2. A solar energy accumulator arrangement comprising a transparent conduit defining a fluid passage; an induction substance flowing through said fluid passage at a flow rate responsive to the intensity of sunlight, said induction substance being of a type which transforms to a higher energy level by a photochemical reaction to thereby accumulate solar energy from the light component thereof, whereby, when the energy level of said induction substance returns to its original state, said energy is emitted as heat; a plurality of optical systems disposed to focus the sunlight onto said fluid passage to increase the intensity of said sunlight, said optical system focusing said sunlight sufficiently to transform said induction substance to a higher energy level by a photochemical reaction; a solar cell disposed on the outer surface of a part of said fluid passage downstream of said optical systems and outside of said vicinity of said focal points; and a black body disposed on the inner surface of a part of said fluid passage downstream of said optical systems.
3. The arrangement as recited in any one of claims 1 or 2 in which said induction substance contains a photosensitizer.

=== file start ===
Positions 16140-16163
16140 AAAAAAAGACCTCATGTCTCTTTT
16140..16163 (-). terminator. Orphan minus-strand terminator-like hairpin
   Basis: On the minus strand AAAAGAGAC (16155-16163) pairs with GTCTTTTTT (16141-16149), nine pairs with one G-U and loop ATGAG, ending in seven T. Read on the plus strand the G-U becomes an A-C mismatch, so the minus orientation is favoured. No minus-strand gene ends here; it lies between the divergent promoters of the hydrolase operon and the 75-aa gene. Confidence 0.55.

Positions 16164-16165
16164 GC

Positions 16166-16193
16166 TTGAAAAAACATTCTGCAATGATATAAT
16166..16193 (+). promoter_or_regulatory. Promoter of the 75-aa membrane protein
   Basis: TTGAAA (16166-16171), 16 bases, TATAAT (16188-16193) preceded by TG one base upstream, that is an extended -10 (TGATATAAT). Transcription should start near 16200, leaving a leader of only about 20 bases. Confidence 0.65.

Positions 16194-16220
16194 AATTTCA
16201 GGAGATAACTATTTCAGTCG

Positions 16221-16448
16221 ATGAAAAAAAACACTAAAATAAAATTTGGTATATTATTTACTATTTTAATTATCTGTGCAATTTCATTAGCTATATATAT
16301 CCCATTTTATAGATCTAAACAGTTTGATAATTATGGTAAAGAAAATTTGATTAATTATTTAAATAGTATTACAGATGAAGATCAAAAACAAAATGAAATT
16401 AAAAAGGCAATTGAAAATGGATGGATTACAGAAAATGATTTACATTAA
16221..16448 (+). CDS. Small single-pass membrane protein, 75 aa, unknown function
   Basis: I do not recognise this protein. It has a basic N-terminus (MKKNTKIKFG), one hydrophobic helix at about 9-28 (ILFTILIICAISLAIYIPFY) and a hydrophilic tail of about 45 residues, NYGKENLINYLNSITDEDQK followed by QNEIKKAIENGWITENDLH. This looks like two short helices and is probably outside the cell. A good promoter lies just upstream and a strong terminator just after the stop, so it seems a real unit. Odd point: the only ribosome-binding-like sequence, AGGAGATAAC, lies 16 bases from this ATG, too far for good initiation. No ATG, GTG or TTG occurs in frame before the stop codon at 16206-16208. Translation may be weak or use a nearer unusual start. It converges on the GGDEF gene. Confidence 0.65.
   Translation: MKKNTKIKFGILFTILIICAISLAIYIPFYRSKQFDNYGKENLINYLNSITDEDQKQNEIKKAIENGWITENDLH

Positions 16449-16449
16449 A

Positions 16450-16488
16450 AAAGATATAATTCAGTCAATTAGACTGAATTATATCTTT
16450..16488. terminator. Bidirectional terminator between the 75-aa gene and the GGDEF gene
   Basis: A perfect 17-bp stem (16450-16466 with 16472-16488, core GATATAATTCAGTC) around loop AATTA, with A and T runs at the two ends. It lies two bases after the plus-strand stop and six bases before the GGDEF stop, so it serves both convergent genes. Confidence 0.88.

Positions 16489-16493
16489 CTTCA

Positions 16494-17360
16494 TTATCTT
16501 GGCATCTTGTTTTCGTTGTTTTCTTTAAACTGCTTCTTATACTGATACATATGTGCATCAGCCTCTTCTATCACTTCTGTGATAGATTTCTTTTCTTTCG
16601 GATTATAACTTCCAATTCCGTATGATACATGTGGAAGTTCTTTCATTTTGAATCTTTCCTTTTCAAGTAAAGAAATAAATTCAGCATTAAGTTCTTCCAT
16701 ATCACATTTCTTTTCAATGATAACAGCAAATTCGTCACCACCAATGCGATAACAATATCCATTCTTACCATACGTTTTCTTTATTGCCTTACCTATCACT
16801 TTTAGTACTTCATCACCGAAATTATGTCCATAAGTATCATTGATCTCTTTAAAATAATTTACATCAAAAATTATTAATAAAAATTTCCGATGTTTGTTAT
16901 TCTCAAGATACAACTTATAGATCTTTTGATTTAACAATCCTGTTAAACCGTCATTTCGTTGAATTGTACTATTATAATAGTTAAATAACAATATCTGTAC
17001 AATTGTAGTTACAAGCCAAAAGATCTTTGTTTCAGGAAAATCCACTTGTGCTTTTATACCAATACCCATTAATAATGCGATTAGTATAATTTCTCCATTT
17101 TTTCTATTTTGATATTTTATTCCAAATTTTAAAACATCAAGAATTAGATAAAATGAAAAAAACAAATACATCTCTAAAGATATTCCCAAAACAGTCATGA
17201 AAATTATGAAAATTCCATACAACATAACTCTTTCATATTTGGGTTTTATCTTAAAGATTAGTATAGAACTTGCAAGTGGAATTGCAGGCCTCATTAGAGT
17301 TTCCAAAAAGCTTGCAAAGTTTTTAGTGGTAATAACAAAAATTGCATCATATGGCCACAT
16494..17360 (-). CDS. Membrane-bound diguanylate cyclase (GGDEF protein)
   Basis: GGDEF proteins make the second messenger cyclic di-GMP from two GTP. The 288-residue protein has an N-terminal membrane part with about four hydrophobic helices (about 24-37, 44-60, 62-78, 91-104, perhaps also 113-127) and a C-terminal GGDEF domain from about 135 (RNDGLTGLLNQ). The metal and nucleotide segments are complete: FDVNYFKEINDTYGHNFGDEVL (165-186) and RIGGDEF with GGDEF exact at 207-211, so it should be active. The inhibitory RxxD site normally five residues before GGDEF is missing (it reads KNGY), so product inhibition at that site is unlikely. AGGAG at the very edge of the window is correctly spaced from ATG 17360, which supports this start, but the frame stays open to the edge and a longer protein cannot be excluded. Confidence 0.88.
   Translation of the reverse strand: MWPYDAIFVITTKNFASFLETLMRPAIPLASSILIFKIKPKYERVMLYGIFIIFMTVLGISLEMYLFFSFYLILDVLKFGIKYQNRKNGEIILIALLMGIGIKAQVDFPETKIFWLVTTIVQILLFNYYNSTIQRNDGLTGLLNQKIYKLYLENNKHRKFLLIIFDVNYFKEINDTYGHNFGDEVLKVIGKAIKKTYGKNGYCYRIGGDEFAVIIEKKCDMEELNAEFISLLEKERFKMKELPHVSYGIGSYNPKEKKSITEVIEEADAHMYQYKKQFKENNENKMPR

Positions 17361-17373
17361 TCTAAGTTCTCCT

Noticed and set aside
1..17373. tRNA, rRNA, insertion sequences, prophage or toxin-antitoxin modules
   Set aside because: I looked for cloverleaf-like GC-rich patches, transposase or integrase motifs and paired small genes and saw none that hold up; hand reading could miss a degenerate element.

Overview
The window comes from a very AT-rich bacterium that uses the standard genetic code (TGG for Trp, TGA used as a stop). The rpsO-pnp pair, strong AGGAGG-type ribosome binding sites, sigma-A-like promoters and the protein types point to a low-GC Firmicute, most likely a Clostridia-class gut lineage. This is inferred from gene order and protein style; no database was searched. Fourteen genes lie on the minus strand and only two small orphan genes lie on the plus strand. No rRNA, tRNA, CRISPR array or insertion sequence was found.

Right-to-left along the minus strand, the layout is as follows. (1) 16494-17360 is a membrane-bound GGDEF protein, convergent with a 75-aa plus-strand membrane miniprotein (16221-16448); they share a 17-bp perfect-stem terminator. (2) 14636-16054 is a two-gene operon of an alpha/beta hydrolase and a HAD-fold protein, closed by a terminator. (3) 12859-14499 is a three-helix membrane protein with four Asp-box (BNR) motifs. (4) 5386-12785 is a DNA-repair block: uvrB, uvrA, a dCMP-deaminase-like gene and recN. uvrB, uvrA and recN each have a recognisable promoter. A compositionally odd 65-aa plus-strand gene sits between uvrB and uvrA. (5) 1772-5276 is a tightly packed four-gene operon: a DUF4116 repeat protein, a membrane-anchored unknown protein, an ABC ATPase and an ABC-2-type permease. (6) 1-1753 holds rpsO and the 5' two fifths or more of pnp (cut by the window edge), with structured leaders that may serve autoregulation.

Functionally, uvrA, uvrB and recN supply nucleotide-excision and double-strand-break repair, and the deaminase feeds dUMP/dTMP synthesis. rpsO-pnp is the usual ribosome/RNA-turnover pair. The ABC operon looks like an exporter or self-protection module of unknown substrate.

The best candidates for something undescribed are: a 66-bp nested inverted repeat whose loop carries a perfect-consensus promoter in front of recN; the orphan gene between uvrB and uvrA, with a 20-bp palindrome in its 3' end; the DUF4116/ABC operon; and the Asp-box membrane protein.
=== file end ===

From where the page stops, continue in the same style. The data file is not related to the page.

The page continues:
4. A solar energy accumulator arrangement comprising a transparent conduit defining a fluid passage; an induction substance flowing through said fluid passage at a flow rate responsive to the intensity of sunlight, said induction substance being of a type which transforms to a higher energy level by a photochemical reaction to thereby accumulate solar energy from the light component thereof, whereby, when the energy level of said induction substance returns to its original state, said energy is emitted as heat; a plurality of optical systems disposed to focus the sunlight onto said fluid passage to increase the intensity of said sunlight, said optical system focusing said sunlight sufficiently to transform said induction substance to a higher energy level by a photochemical reaction; and a light detecting cell disposed on a line extending from the focal point of said lens and on the outer surface of the underside of said fluid passage, said cell producing an output signal in response to which the fluid flow rate of said induction substance is controlled.